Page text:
On top of that, when nurses resign, the resulting vacancies can mean that existing nurses must take on higher patient loads, creating a vicious cycle that contributes to additional stress for employees and reduced clinical capacity for agencies.

This high turnover cycle results in increased costs for home health agencies, from recruiting and training new staff to dealing with potential medical errors associated with burnout. According to the 2022 NSI National Health Care Retention & RN Staffing Report, the average cost of replacing a nurse is $56,300.4

Solving Nurse Turnover by Setting Nurses Up for Success: How MedBridge Helps

MedBridge In-Home Essentials is a comprehensive end-to-end onboarding and training platform that supports nurses and staff from day one and beyond, helping to boost staff retention and improve outcomes. In-Home Essentials disrupts the cycle of high nurse turnover with:

Better Standardized Onboarding

When home health nurses resign from an agency, they’re most likely to do so within the first six months,4 which underscores the need for a good onboarding experience. A structured, effective onboarding process helps new hires feel valued and welcomed, reducing feelings of being overwhelmed by a difficult, high-responsibility job.

In-Home Essentials addresses many of the root causes of turnover by improving job preparedness with:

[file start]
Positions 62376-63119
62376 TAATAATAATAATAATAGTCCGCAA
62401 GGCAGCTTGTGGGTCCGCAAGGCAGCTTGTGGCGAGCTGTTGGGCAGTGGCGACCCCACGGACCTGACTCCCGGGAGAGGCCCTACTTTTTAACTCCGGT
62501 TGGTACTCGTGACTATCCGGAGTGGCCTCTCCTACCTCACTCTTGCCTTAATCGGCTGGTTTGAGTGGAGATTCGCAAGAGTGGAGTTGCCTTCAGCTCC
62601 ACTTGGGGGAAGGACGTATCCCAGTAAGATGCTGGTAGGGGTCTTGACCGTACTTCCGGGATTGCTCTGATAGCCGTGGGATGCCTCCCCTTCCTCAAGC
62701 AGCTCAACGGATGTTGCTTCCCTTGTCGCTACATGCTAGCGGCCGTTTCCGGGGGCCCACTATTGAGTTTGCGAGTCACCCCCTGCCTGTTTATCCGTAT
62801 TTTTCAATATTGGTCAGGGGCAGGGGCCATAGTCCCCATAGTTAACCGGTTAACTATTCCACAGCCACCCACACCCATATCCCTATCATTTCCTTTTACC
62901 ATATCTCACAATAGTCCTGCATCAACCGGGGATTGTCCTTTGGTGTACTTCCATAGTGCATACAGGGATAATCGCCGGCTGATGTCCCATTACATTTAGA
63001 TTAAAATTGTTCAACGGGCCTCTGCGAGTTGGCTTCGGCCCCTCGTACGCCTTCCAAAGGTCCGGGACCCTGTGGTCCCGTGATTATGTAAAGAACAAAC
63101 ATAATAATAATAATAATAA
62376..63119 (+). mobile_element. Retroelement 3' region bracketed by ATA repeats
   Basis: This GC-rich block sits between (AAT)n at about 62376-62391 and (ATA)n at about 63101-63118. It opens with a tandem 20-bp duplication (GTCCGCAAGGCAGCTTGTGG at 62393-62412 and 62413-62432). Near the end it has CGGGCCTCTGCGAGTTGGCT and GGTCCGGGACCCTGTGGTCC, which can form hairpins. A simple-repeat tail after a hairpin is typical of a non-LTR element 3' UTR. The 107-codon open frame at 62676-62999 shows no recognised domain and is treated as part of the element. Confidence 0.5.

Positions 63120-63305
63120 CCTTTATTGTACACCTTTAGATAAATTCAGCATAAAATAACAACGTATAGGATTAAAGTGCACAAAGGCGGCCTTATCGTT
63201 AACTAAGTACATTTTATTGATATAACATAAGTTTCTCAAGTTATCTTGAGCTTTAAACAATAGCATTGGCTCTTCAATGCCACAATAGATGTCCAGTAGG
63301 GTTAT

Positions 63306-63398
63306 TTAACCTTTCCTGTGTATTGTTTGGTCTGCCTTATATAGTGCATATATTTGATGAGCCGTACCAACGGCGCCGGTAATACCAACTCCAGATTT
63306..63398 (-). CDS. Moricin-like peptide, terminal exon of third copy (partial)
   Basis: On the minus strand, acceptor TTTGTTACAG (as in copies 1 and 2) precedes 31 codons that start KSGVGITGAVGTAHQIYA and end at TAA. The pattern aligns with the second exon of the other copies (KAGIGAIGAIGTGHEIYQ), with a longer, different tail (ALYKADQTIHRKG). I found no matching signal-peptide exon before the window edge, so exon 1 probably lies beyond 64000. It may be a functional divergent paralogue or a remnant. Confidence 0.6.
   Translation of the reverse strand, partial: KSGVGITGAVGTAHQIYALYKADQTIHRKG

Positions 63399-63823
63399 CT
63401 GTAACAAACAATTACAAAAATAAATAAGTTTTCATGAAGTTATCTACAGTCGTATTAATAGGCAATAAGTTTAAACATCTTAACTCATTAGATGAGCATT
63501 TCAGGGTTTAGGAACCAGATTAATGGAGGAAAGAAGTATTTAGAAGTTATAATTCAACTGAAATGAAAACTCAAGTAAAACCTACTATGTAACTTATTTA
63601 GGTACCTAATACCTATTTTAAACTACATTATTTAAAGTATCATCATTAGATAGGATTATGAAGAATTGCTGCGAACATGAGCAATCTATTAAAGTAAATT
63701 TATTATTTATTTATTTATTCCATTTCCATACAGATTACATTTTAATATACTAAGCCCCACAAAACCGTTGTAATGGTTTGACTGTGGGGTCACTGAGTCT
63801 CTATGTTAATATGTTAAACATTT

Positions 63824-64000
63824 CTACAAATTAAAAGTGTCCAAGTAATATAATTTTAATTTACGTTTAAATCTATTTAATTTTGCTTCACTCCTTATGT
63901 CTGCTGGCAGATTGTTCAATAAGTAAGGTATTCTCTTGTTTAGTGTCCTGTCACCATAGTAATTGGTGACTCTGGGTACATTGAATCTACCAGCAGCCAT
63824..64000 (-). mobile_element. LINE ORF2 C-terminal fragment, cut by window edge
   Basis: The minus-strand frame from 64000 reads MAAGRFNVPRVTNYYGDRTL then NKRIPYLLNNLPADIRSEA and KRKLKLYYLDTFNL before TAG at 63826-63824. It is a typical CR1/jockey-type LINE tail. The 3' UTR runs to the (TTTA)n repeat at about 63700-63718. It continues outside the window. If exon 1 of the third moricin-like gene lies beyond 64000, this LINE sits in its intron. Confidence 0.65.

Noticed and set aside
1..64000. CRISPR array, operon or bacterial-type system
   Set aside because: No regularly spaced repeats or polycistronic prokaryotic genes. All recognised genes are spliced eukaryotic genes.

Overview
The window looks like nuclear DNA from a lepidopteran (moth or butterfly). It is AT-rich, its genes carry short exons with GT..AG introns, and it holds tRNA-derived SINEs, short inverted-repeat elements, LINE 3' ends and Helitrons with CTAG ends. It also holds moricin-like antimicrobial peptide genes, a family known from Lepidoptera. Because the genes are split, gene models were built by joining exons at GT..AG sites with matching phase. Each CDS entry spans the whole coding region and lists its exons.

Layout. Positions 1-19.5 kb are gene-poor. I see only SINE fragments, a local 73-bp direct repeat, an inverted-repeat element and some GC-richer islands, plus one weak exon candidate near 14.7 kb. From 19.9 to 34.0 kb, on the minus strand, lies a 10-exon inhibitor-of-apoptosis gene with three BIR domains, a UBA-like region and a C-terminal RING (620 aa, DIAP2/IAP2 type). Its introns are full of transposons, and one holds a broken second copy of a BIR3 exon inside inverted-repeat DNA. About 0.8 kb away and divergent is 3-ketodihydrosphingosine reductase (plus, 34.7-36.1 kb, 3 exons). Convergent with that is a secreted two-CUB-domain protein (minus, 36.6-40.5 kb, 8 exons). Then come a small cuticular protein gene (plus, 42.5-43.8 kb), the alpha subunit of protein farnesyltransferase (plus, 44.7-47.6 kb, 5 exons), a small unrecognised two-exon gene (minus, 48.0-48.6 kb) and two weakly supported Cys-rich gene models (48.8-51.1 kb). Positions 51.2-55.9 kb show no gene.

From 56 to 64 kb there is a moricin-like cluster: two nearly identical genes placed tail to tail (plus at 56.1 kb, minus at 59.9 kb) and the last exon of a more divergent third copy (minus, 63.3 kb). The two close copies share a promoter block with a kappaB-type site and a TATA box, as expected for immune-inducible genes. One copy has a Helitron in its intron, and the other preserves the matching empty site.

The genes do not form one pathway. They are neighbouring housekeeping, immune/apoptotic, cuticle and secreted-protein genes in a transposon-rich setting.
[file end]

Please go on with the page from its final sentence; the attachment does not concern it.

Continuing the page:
High-Quality, CHAP-Verified Onboarding
Bring new hires up to speed quickly with comprehensive onboarding and compliance training.

Comprehensive OASIS Training
Establish a strong foundation for accurate OASIS data collection and continually refresh knowledge with integrated training, assigning, and management tools.

Skills & Competency Manager
Motivate staff and ensure efficient, high-quality care by identifying key skill gaps and assigning targeted training.

Better Support at the Point of Care

Imagine you’re a nurse who has just arrived at the home of a patient who needs a complex wound dressing that you haven’t performed in six months. You can’t access your agency’s procedure manual online and your manager isn’t available, so you search YouTube, deep down feeling diminished in your confidence and skillset. You want to provide the best care, but you don’t always have the support and resources you need to feel prepared for every situation.

Unfortunately, this experience is all too common for home health care nurses and can quickly lead to burnout. But now, there’s a better way to support your nurses and help them deliver outstanding care: The MedBridge Clinical Procedure Manual, the only tablet-first point-of-care skills resource for home health nurses and clinicians.

Clinical Procedure Manual allows home health nurses to search for and easily find the skills guidance they need from anywhere—even a patient’s driveway. All procedures are aligned with evidence-based research and professional guidelines.

Better Ongoing Education and Career Development

According to a Glassdoor Employment Confidence Survey, nearly four in five employees prefer additional benefits such as career development programs over a pay raise.5 Ensuring that your nurses have access to ongoing skills training can significantly improve competency and motivation.

In-Home Essentials allows you to support your nurses throughout their entire career journey with:

Clinical Procedure Manual
Boost nurse competence and confidence with innovative and engaging clinical, soft skill, and career advancement education.

Superior Ongoing Training and Mentorship
Support nurses across the spectrum of experience with the highest quality education, from foundational course series to live webinars, microlearning, and audio-only podcasts.